Photos show Hurricane Michael's historic strength

As the storm moves away from Florida, residents are finding uprooted trees, roofless homes, and neighborhoods in ruin.

Over its lifecycle, a hurricane can expend more energy than an atomic bomb, and what they leave in their wake can look like the aftermath of war.

Hurricane Michael, which hit the Florida Panhandle as a category 4 storm early Wednesday morning, is no exception. The storm is being described as historic and record-breaking—it's the strongest hurricane to ever strike the Gulf Coast of Florida. At least 11 people from Florida to Virginia have been counted dead as a result of the storm.

A deadly storm surge also accompanied the hurricane. In some parts of the coast, water rose as high as seven feet.

But it's the winds that distinguished Michael from other hurricanes that have recently struck the U.S. At its peak, Michael had sustained winds of 155 miles per hour. Residents riding out the storm posted videos online showing large trees being uprooted from the ground and roofs being torn off homes.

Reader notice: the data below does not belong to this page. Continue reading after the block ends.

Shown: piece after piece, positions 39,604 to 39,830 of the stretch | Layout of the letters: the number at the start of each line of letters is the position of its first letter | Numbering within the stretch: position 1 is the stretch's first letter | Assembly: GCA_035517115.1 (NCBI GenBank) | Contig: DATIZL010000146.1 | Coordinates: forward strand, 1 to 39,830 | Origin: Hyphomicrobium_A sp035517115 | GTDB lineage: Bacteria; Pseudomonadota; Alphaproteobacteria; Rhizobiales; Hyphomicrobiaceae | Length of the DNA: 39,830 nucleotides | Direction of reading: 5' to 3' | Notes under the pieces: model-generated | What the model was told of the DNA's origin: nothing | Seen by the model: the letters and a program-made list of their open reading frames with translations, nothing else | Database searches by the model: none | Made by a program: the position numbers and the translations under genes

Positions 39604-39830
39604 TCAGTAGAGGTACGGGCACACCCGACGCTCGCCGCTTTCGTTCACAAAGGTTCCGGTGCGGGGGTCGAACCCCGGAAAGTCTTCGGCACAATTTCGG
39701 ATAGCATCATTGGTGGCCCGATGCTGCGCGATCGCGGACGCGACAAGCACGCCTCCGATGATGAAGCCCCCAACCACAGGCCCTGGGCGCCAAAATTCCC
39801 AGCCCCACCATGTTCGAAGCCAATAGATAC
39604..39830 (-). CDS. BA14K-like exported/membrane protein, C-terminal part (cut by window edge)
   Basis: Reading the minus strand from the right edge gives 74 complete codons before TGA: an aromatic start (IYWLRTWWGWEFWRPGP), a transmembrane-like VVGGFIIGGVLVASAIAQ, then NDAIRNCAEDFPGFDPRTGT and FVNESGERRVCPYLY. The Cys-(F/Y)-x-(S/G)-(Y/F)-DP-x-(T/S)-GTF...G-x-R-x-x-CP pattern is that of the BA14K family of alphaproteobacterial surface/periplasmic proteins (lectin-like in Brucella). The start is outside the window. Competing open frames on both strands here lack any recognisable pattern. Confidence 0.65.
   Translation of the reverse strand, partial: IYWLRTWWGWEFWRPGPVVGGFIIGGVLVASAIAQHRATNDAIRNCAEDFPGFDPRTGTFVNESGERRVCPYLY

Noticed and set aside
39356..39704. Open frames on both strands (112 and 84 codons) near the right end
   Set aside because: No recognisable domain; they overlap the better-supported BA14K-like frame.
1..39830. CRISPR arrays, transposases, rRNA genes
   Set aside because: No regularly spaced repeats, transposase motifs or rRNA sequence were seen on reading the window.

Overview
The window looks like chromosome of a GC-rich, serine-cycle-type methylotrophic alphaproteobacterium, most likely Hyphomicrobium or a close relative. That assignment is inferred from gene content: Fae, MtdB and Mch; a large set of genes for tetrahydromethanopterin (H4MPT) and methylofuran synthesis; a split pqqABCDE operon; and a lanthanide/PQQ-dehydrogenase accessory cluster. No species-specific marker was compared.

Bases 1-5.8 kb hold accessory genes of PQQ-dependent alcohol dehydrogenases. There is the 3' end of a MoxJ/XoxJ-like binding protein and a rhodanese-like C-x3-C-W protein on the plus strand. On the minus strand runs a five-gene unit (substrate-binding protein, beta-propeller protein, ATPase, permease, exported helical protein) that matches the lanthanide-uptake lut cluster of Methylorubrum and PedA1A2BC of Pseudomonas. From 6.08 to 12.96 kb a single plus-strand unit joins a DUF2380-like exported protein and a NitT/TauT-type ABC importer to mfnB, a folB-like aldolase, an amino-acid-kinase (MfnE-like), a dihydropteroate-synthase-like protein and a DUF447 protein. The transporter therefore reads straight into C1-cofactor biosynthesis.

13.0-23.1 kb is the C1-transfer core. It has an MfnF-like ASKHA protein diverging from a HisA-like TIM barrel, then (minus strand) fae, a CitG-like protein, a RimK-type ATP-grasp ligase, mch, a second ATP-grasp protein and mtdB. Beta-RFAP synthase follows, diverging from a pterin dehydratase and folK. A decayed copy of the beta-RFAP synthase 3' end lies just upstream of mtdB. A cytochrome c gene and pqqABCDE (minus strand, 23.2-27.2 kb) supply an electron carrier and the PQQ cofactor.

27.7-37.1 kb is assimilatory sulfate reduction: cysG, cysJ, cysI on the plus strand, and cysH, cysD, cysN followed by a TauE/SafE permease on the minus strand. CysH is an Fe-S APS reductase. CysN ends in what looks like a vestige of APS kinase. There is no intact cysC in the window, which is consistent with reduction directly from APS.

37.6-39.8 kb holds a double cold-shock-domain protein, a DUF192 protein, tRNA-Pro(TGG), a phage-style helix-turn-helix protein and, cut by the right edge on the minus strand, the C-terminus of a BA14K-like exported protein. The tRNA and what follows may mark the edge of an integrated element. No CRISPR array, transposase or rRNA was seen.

Photos taken in Panama City, near where the eye of the storm passed, show proof of what historic storms are capable of leaving behind. Residents are finding homes without roofs and others completely in shambles. Uprooted trees, personal belongings, and building walls are strewn in streets.

Throughout the end of the week, Michael, a tropical storm as of Thursday morning, will move over the Carolinas and parts of Virginia, where it's expected to dump rain on a region still coping with the effects of last month's Hurricane Florence.